Burdens are LIFTED from me. That’s my voice rising!

ALBUM OF THE DECADE: Bright Eyes: Lifted: Or The Story is in the Soil, Keep Your Ear to the Ground

For most of us who have come of age under George W. Bush, who lived in the 90s but weren’t really thoughtful and mature in the 90s, well, this was our decade. The 2000s. We’ve lived through wars, 8 years of a Cowboy president and a recession. We were here for the rise of the Internet and the fall of the music industry. So much political unrest, chaos, depression, change. Each day was both tumultuous and boring. It was scary and fun. It was blinding with both bright possibility and dark humorless uncertainty. No music better captures the decade than Bright Eyes‘ 2002 album, “Lifted: Or, The Story is in the Soil, Keep Your Ear to the Ground.”

Yes, it was released 8 years ago. But the album spoke legions of truth to hungry ears and his withstood the weight of those years. Not even musically speaking but thematically, the songs are about living with guilt and living with fear. They’re about the desperate search for fun in the midst of death and terror. They’re about attempting to be joyous when all you want to do is scream out in anger.

Take “Method Acting,” a track shrouded in uncertainty:

It’s a shocking bit of footage viewed from a shitty TV screen. You can squint at it through snowy static to make out the meaning. And keep on stretching the antennae, hoping that it will come clear. We need some reception, a higher message, just tell us what to fear. Because I don’t know what tomorrow brings.

“False Advertising” is about being bought and sold. This album was released just a couple of years after the 90s, afterall. Being consumed by corporations was a real threat to artistic integrity. Although it’s still a threat today, artists are much less willing to care. No one is buying albums, so they have to make music somehow. That’s the popular argument, anyway.

In a hopeful twist at the end of the song, Oberst turns to his friends for strength:

And now my door, it stands open. I’m inviting everyone in. We’re gonna laugh, we’re gonna drink until the morning comes. That’s what we’re gonna do. Come on! Come on!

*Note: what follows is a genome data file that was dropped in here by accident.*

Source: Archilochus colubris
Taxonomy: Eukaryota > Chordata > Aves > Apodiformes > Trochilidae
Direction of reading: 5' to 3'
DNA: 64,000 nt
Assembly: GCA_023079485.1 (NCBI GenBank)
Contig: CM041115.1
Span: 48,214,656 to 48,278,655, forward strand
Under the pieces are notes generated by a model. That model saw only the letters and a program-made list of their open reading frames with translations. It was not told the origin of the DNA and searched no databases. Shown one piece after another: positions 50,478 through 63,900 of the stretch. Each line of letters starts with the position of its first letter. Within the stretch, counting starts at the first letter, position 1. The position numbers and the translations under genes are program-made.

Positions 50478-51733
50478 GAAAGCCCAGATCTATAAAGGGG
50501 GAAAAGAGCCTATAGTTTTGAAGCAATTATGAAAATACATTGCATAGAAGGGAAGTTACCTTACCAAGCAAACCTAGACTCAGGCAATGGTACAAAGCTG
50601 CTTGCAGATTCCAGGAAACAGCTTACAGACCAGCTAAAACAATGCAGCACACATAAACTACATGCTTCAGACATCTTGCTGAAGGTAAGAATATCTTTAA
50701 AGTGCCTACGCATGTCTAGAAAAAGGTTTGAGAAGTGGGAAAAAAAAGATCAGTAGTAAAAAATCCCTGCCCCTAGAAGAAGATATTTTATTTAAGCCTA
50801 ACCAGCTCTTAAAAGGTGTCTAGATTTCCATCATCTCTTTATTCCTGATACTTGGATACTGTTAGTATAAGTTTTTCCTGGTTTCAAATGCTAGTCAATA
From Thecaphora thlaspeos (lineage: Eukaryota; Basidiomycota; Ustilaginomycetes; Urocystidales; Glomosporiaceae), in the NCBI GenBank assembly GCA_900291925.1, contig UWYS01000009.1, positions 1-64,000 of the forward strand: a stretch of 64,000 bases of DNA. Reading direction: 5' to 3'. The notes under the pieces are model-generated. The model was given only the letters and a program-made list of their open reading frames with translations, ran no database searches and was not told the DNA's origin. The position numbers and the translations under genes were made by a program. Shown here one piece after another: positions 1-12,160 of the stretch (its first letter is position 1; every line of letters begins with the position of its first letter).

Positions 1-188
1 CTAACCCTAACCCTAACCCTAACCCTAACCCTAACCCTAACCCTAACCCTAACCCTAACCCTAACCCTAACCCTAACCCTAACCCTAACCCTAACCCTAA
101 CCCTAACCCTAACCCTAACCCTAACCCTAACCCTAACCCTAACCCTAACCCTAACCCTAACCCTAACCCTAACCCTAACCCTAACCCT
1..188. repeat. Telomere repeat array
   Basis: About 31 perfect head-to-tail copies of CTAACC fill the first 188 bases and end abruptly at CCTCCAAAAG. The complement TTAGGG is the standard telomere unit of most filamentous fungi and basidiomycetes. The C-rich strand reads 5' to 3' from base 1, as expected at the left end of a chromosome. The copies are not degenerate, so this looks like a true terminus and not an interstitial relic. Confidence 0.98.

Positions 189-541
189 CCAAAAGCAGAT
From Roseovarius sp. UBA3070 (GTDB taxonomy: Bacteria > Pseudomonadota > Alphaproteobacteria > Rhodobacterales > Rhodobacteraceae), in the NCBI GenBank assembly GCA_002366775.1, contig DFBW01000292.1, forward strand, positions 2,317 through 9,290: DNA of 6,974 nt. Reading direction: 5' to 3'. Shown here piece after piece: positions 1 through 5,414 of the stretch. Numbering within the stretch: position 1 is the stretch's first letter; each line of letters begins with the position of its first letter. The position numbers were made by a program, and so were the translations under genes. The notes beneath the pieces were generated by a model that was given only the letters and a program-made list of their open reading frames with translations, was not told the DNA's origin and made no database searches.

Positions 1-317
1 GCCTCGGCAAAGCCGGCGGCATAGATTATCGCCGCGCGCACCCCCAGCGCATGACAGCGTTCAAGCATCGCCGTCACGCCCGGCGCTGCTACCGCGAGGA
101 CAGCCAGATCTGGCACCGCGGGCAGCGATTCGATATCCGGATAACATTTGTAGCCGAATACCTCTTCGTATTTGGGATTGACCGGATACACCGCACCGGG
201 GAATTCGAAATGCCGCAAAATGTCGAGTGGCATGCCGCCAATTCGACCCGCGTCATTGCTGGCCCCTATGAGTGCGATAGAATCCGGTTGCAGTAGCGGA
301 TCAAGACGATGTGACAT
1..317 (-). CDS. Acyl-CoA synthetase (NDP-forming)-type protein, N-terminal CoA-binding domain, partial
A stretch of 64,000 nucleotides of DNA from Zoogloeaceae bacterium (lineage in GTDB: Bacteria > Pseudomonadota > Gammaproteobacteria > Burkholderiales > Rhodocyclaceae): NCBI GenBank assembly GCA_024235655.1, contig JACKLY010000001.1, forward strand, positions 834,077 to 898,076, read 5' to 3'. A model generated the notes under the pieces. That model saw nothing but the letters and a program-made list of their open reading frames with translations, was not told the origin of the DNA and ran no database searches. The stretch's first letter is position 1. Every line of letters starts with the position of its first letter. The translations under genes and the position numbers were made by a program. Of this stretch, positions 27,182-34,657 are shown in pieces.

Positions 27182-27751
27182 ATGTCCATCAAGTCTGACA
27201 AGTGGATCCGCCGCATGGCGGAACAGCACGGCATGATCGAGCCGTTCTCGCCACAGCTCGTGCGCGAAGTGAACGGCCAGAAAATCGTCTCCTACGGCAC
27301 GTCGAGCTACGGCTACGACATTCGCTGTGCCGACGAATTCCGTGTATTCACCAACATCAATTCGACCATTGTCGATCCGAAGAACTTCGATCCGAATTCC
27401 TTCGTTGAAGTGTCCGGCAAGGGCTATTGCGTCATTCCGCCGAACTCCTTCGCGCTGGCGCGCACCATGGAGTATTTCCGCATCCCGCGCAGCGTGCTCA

Musically speaking, this album was a breakthrough for indie bands and singer-songwriters alike. While Bright Eyes albums had always incorporated tapes and feedback and answering machine messages, “LIFTED” was a whole other story. Some songs were just Conor Oberst strumming an acoustic guitar in empty rooms, resulting in the most eerie hollow sounds you can imagine. But other songs utilized production like it was the main reason for doing the song at all. Mike Mogis can do wonders. Some songs have what sounds like hundreds of tracks layered on top of each other. This is definitely not LO-FI. And for good reason. It’s supposed to sound grandiose. It’s a protest album.

The live show, it should be noted, consisted of about 15 band members including multiple drummers. It was a spectacle, I-I-I mean a miracle.

The album was particularly good for drug-taking. Many songs inspired extreme physical bliss, “Lover I Don’t Have to Love,” for example. The simple keyboard melody, lyrics like “your tongue in my mouth” and references to taking drugs and the deliberate bass pounding that felt like your feet hitting the ground made for a potent mixture. Not to mention the cello…

Love’s an excuse to get hurt. And to hurt. Do you like to hurt? I do. I do. Then hurt me.

There isn’t one weak song on the entire album. Each one has a different, complicated story. And each one is more difficult than the last. To hear, to absorb.

“From A Balance Beam” is the most hopeful song on the album. It’s also my favorite. Hear it below.

Pagan Kennedy wrote in her NYT Magazine cover story that fans, mostly young, were attaching themselves to Conor Oberst for the same reason that they did in the 60s with another scraggly and poetic songwriter with a penchant for pointed lyricism: Bob Dylan.

“Kids sprawl on the concrete, drape themselves on the side of the club, take up room the way only high schoolers can. Even from here you can feel the suck of their longing, the weight of the secrets that they dare confess only to Conor Oberst. Maybe years from now they’ll be known as members of the generation startled out of puberty by 9/11. Or maybe we will know these kids, or their peers, as the ones who fought in the streets of Baghdad. But one thing is clear: if any generation ever needed a new Bob Dylan, this is the one.”

Oberst has since shrugged off that comparison, and has release many, many albums. Some were great, some okay. His newest project, the supergroup Monsters of Folk, is easy in the worst possible way. But all of that matters very little. The impact of Bright Eyes is impossible to ignore or dismiss. Oberst and his Nebraska friends paved the road for countless artists who wanted more; more from life, more freedom, more music and above all else, integrity and pure love.

Bright Eyes: From A Balance Beam